Maybe it's difficulty with comprehension. Someone might explain to you again and again how to find the Square Root of a number through an equation, but at the end of the day you still don't follow what the hell they're talking about or what the point of it all is.

It's like trying to cross a language barrier. Often I think a popular technique of teaching a second language is merely Phrase Memorization. You might get around with that a bit but always feeling you don't really have a good proper grasp of your second language.

Otherwise there is language immersion which takes a lot longer but rewards you with superior comprehension.

I guess where I'm going with this thought is we tend to rely on the less time consuming Memorization of Equations method just to drive it into your head to pass exams. You don't know what square roots or why you would want to work them out but you can do them on paper for a test.


This.


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12 Dec 2011, 4:50 am

ruveyn wrote:
The human brain is optimized for probable reasoning, not deductive reasoning. We are born to do induction. We struggle to do deduction. That is why the principles of geometry were discovered early by induction and by trial and error. The Egyptians could build pyramids almost exactly aligned to the cardinal directions but they did not know about proving theorems. Theorems and logic were invented late in the game by the Greek philosophers. Thales was the first to prove a theorem in a deductive manner that we would recognize as such today. Aristotle was the first to work out the rules of logic and valid deduction. Even his teacher Plato did not write such a set of rules nor was his reasoning (in the dialogues) always correct. Perhaps there were others before Aristotle in lands other than Greece to work out correct logic, but Aristotle is the first that we know did the deed.

Once reasoning was made rule based, others improved and expanded the logic used by mathematicians. Even so mathematics was not rendered "logical" until mid 19 th century and logic was not expressed in a mathematical manner until late 19 th century (Boole, Frege, Russel, Whitehead, Kantor and others).

ruveyn


The Greeks made some pretty major contributions to the development of mathematics but they also inherited some mathematics from the Egyptians and Babylonians.



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12 Dec 2011, 10:08 am

The Greeks invented mathematical proofs, which outshines everything the Egyptians and Babylonians did put together.


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ruveyn
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12 Dec 2011, 11:30 am

Jono wrote:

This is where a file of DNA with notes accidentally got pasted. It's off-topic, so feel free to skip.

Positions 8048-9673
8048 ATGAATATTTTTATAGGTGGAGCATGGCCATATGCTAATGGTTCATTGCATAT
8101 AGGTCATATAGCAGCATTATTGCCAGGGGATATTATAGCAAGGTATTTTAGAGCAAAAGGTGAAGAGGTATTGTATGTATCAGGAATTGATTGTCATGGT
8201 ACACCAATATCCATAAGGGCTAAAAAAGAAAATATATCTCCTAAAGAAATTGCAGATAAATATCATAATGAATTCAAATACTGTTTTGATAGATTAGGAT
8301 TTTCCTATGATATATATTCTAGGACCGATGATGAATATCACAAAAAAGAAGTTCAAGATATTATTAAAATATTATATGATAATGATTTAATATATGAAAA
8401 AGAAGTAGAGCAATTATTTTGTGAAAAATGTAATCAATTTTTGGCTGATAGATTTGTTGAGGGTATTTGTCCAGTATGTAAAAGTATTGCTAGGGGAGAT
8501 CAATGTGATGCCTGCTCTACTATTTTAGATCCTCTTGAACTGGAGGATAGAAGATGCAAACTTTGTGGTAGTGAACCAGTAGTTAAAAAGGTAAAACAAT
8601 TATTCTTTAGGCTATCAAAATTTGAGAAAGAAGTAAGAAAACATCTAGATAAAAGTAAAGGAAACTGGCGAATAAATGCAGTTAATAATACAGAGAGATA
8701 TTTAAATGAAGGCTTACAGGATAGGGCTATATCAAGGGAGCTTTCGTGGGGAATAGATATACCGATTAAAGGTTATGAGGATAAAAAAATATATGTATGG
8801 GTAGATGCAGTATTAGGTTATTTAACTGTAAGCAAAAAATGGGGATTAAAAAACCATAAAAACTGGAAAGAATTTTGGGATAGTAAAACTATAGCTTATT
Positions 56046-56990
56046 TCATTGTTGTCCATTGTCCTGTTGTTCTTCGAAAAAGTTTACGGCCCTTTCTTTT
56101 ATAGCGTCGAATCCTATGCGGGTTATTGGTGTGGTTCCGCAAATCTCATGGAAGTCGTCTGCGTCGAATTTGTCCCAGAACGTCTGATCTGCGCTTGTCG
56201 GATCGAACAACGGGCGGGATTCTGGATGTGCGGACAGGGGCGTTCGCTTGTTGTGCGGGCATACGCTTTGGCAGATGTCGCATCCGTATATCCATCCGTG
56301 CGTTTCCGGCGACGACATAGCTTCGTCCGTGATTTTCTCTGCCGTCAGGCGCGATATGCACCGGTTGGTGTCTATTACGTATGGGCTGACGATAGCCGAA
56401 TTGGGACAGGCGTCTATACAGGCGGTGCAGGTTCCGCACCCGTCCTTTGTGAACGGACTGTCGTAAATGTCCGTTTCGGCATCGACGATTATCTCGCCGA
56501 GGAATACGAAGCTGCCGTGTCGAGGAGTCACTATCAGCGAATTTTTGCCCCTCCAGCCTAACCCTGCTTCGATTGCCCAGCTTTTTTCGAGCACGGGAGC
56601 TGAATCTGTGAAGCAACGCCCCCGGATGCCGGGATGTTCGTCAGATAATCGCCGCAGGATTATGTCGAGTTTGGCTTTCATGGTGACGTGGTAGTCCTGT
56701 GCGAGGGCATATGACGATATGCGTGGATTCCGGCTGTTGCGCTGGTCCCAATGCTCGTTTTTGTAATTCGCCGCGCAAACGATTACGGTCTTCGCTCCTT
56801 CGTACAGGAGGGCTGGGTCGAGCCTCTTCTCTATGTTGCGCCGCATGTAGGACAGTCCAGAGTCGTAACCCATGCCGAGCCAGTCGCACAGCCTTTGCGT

The Greeks made some pretty major contributions to the development of mathematics but they also inherited some mathematics from the Egyptians and Babylonians.


Crude as Egyptian mathematics was, it was sufficient to use in building the great pyramids, which were the largest tallest structures on earth until the construction of the Eiffel Tower.

The Egyptians gave us tall structures. The Greeks opened the path to the Cosmos.

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12 Dec 2011, 12:09 pm

Check out http://www.khanacademy.org/ They made math into a game and its fun! :)



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13 Dec 2011, 8:52 pm

I'd think it has something to do with how intensive on working memory a lot of elementary arithmetic (which, while not synonymous with math, is still used in it) and algebraic problems can be. I know in my case that pronounced deficits in spatial working memory and nonverbal processing speed have made quite a bit of mathematics (algebra problems, geometry, etc) rather difficult and time-consuming.


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13 Dec 2011, 11:11 pm

mar00 wrote:
DuneyBlues wrote:
^
Quote:
Many 'A' graduate students have come to grief when they discover, after a decade of being told they were “good at math,” that in fact they have no real mathematical talent and are just very good at following directions. Math is not
about following directions, it’s about making new direction

- Paul Lockhart , A Mathematicians Lament

Sure but then we might as well say that most people who are "good at something" are really not. Living one's life is not about following directions...oh wait, it is.


Uh, no. Life isn't just about following directions, it's also about comparing the relative advantages of different directions against one's profile of strengths and weaknesses and deciding which "to follow".


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ruveyn
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14 Dec 2011, 7:59 am

Simonono wrote:
I just simply cannot make sense of it :shaking2:


Are you able to follow a geometric proof? If you are, you can make some sense of it.

ruveyn



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02 Jan 2012, 5:24 pm

ruveyn wrote:
Simonono wrote:
I just simply cannot make sense of it :shaking2:

That is why there are so few first rate creative mathematicians.

ruveyn


Perhaps that explains why all these companies overstated their balance sheets and plunged the economy into recessions.